The Baytown Sun from Baytown, Texas on January 22, 1961 · Page 3
Get access to this page with a Free Trial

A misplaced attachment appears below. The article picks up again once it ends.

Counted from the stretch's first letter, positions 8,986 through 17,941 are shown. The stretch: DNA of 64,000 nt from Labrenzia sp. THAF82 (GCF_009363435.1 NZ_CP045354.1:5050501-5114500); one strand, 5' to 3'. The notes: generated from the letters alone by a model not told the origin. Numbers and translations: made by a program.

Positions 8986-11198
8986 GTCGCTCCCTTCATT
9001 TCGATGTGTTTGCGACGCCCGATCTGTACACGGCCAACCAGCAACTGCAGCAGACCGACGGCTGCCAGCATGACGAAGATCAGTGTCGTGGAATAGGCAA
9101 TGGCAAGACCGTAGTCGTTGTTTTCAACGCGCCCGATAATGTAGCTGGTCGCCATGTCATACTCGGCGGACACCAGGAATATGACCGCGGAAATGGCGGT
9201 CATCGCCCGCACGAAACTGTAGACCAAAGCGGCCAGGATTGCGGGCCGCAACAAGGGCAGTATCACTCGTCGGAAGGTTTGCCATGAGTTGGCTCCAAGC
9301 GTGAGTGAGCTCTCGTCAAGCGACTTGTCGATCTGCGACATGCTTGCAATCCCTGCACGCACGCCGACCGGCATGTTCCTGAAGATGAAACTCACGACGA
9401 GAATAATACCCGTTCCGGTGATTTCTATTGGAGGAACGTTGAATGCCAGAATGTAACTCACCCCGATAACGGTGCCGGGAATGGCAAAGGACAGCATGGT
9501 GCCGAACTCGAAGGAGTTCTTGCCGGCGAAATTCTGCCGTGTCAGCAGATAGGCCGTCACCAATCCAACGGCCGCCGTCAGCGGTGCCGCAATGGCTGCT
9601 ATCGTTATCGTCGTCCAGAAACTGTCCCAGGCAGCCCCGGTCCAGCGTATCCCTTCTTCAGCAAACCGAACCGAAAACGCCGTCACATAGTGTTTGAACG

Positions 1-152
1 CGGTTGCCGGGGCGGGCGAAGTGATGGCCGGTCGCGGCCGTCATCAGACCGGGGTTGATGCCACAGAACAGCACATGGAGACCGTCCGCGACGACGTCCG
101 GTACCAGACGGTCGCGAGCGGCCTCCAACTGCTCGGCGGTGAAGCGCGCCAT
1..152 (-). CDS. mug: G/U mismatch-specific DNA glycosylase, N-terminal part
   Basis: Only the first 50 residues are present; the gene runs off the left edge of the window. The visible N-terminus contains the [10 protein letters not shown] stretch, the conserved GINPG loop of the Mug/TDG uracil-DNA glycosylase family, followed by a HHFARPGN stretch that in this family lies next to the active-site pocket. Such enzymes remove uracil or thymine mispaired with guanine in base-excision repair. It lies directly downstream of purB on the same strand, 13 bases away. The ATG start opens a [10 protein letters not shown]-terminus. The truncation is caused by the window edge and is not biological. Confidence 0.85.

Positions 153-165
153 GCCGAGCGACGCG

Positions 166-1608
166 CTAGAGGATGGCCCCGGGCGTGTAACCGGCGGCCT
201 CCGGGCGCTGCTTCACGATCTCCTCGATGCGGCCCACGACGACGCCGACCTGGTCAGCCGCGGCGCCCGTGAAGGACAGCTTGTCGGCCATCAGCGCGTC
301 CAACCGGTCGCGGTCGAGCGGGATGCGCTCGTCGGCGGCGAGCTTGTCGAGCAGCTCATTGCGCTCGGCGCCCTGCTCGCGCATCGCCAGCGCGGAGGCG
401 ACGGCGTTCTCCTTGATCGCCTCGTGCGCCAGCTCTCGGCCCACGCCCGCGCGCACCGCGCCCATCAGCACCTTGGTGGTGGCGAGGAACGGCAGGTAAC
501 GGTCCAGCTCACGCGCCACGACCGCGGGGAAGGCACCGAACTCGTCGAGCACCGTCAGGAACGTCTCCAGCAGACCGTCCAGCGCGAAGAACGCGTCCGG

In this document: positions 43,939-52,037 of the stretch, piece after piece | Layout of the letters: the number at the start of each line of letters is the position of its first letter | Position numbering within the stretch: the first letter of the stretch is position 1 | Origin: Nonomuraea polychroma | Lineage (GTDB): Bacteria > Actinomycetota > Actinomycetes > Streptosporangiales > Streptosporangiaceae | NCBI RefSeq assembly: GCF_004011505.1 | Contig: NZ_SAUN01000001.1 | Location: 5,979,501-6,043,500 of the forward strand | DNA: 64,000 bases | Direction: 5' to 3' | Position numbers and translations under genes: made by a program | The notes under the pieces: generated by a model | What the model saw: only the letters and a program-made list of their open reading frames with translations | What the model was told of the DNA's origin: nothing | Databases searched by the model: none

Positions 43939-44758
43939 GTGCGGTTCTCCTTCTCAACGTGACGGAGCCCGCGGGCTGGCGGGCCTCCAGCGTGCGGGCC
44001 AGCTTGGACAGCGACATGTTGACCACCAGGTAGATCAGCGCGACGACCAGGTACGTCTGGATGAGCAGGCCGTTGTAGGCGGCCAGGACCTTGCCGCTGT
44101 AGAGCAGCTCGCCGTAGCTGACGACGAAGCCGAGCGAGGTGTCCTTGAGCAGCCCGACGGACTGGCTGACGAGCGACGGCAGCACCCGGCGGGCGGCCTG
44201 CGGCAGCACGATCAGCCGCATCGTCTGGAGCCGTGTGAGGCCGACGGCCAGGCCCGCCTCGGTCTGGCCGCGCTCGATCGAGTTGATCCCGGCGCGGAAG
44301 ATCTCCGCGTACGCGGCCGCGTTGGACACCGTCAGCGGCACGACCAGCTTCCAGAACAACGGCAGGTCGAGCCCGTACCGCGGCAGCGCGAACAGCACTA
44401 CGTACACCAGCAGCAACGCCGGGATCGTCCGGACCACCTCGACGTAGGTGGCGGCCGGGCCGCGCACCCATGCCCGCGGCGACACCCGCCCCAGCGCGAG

The Baytown Sun from Baytown, Texas · Page 3

Baytown, Texas
Issue Date:
Sunday, January 22, 1961
Page 3
Start Free Trial